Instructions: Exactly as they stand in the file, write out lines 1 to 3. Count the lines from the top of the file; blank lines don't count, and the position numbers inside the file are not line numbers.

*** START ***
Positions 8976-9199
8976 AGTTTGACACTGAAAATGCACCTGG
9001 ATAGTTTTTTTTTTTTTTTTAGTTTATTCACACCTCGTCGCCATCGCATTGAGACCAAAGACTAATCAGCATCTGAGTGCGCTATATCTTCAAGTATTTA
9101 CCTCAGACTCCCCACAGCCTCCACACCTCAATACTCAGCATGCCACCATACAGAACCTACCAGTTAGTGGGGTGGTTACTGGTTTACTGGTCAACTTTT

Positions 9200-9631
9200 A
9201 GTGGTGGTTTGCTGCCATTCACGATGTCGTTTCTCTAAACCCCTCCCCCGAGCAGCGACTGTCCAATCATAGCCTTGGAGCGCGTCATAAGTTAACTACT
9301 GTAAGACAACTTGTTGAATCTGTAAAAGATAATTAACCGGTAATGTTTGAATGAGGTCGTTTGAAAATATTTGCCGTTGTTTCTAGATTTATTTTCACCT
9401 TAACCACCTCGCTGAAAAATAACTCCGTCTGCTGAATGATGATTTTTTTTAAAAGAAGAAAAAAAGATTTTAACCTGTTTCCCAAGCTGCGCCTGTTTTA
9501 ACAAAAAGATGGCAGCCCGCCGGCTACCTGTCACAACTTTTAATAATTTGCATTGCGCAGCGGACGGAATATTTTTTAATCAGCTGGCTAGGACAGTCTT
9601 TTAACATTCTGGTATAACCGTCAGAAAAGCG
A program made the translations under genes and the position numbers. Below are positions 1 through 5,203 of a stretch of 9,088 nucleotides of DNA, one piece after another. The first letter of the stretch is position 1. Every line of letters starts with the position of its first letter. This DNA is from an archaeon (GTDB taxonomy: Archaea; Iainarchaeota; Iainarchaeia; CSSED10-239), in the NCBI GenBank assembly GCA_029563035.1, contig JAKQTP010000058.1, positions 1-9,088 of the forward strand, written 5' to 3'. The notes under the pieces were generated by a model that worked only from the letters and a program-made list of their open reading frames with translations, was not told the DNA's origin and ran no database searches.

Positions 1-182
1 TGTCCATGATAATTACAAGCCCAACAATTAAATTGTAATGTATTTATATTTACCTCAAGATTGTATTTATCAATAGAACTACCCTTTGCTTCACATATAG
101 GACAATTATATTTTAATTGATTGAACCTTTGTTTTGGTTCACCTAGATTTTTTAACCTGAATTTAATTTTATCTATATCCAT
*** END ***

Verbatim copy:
Positions 8976-9199
8976 AGTTTGACACTGAAAATGCACCTGG
9001 ATAGTTTTTTTTTTTTTTTTAGTTTATTCACACCTCGTCGCCATCGCATTGAGACCAAAGACTAATCAGCATCTGAGTGCGCTATATCTTCAAGTATTTA